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Is Boral Limited's (ASX:BLD) P/E Ratio Really That Good?

Simply Wall St

The goal of this article is to teach you how to use price to earnings ratios (P/E ratios). We'll look at Boral Limited's (ASX:BLD) P/E ratio and reflect on what it tells us about the company's share price. Based on the last twelve months, Boral's P/E ratio is 27.21. That means that at current prices, buyers pay A$27.21 for every A$1 in trailing yearly profits.

See our latest analysis for Boral

How Do You Calculate A P/E Ratio?

The formula for P/E is:

Price to Earnings Ratio = Price per Share ÷ Earnings per Share (EPS)

Or for Boral:

P/E of 27.21 = AUD4.98 ÷ AUD0.18 (Based on the year to June 2019.)

Is A High P/E Ratio Good?

A higher P/E ratio means that buyers have to pay a higher price for each AUD1 the company has earned over the last year. That isn't a good or a bad thing on its own, but a high P/E means that buyers have a higher opinion of the business's prospects, relative to stocks with a lower P/E.

Does Boral Have A Relatively High Or Low P/E For Its Industry?

One good way to get a quick read on what market participants expect of a company is to look at its P/E ratio. The image below shows that Boral has a P/E ratio that is roughly in line with the basic materials industry average (27.9).

ASX:BLD Price Estimation Relative to Market, January 20th 2020

Boral's P/E tells us that market participants think its prospects are roughly in line with its industry. The company could surprise by performing better than average, in the future. I would further inform my view by checking insider buying and selling., among other things.

How Growth Rates Impact P/E Ratios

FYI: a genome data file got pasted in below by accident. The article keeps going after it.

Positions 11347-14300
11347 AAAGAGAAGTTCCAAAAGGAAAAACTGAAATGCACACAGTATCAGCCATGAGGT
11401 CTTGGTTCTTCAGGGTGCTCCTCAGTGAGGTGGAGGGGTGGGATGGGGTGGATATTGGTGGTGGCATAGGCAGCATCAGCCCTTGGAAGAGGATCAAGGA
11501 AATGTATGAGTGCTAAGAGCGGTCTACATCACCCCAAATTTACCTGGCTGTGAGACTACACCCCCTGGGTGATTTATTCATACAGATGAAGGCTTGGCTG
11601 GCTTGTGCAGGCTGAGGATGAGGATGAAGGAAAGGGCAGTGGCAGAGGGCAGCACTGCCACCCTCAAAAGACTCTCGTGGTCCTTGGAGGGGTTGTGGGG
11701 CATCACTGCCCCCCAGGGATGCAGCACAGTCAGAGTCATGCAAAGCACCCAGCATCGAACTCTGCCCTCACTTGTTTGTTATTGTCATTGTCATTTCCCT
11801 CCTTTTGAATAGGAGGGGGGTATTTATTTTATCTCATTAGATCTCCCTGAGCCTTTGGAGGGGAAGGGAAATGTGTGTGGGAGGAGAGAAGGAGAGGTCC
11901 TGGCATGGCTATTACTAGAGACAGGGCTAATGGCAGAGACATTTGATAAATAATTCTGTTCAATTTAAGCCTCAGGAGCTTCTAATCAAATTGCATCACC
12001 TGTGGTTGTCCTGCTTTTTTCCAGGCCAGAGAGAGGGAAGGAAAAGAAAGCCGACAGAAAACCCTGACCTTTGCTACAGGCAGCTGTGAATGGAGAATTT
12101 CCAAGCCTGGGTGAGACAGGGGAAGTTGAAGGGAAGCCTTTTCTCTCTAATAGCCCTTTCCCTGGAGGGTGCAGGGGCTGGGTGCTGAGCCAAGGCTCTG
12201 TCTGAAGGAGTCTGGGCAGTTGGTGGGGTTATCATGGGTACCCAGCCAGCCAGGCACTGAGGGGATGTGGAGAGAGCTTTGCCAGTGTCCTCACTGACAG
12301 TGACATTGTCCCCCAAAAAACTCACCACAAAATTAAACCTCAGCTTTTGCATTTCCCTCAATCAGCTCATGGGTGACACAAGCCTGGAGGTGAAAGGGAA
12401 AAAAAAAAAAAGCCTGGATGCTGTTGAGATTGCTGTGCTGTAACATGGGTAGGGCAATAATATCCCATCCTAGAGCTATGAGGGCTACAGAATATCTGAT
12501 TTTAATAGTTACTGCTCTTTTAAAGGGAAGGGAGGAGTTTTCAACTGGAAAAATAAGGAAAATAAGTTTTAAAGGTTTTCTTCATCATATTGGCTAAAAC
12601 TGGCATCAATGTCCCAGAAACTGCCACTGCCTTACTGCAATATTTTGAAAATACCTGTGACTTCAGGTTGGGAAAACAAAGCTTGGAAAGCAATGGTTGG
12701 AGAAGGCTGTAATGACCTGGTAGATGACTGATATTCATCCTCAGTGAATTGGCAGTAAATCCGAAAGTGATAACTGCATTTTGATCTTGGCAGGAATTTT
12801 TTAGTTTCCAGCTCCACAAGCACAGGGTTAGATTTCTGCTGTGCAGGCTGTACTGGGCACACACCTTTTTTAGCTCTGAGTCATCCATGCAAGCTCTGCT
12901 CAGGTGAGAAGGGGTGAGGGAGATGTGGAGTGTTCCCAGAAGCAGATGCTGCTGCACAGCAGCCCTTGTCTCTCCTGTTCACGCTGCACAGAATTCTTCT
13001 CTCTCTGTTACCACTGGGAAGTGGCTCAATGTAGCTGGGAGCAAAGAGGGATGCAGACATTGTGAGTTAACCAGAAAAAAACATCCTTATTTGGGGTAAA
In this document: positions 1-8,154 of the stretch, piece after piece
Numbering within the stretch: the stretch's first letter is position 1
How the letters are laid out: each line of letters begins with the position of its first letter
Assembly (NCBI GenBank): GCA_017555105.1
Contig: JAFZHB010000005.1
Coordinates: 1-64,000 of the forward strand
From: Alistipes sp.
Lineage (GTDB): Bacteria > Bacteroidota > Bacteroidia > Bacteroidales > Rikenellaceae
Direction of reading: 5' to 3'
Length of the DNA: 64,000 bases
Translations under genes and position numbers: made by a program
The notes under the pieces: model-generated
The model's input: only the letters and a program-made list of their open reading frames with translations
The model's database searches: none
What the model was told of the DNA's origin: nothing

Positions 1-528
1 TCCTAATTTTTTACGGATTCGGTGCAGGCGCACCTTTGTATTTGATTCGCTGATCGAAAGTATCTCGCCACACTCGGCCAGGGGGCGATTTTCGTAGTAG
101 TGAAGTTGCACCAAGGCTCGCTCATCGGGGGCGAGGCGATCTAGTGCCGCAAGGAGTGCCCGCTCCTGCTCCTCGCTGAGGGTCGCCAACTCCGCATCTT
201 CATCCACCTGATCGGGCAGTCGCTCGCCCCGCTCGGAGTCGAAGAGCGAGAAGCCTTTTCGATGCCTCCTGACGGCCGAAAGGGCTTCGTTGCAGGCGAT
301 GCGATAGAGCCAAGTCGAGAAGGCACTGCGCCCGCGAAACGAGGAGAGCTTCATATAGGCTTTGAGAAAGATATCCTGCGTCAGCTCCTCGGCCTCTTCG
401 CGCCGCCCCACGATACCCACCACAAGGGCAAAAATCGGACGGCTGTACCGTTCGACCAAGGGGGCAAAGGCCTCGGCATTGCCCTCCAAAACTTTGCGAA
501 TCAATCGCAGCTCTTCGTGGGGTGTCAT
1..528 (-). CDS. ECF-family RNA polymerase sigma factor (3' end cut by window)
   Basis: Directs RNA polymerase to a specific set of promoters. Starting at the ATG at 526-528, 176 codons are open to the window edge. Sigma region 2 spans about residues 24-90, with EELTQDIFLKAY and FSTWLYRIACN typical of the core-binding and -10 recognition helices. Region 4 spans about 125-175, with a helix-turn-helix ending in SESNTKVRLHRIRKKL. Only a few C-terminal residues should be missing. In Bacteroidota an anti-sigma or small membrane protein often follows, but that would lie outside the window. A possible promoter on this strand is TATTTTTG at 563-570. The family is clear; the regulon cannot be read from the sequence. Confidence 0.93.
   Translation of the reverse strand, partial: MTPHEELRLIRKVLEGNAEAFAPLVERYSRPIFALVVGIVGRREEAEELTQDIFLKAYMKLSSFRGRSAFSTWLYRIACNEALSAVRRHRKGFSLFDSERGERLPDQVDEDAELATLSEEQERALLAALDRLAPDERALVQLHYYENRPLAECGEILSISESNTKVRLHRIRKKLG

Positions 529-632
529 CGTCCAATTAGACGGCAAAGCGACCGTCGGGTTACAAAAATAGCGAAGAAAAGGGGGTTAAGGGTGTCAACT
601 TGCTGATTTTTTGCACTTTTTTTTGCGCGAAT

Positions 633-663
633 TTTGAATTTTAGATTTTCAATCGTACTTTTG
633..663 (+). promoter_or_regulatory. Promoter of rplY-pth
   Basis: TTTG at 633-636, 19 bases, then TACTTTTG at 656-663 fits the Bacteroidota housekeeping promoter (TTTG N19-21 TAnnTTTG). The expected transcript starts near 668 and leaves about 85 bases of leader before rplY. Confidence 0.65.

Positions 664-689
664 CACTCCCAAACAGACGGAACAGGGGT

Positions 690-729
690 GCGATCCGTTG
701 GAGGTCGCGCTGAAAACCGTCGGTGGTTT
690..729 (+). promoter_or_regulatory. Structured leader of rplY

Companies that shrink earnings per share quickly will rapidly decrease the 'E' in the equation. That means even if the current P/E is low, it will increase over time if the share price stays flat. Then, a higher P/E might scare off shareholders, pushing the share price down.

Boral shrunk earnings per share by 49% over the last year. But over the longer term (5 years) earnings per share have increased by 6.7%. And EPS is down 16% a year, over the last 3 years. This could justify a low P/E.

Remember: P/E Ratios Don't Consider The Balance Sheet

Don't forget that the P/E ratio considers market capitalization. That means it doesn't take debt or cash into account. The exact same company would hypothetically deserve a higher P/E ratio if it had a strong balance sheet, than if it had a weak one with lots of debt, because a cashed up company can spend on growth.

While growth expenditure doesn't always pay off, the point is that it is a good option to have; but one that the P/E ratio ignores.

Boral's Balance Sheet

Boral has net debt equal to 38% of its market cap. While that's enough to warrant consideration, it doesn't really concern us.

The Verdict On Boral's P/E Ratio

Boral trades on a P/E ratio of 27.2, which is above its market average of 19.2. With modest debt but no EPS growth in the last year, it's fair to say the P/E implies some optimism about future earnings, from the market.

Investors should be looking to buy stocks that the market is wrong about. People often underestimate remarkable growth -- so investors can make money when fast growth is not fully appreciated. So this free visual report on analyst forecasts could hold the key to an excellent investment decision.

You might be able to find a better buy than Boral. If you want a selection of possible winners, check out this free list of interesting companies that trade on a P/E below 20 (but have proven they can grow earnings).

If you spot an error that warrants correction, please contact the editor at editorial-team@simplywallst.com. This article by Simply Wall St is general in nature. It does not constitute a recommendation to buy or sell any stock, and does not take account of your objectives, or your financial situation. Simply Wall St has no position in the stocks mentioned.

We aim to bring you long-term focused research analysis driven by fundamental data. Note that our analysis may not factor in the latest price-sensitive company announcements or qualitative material. Thank you for reading.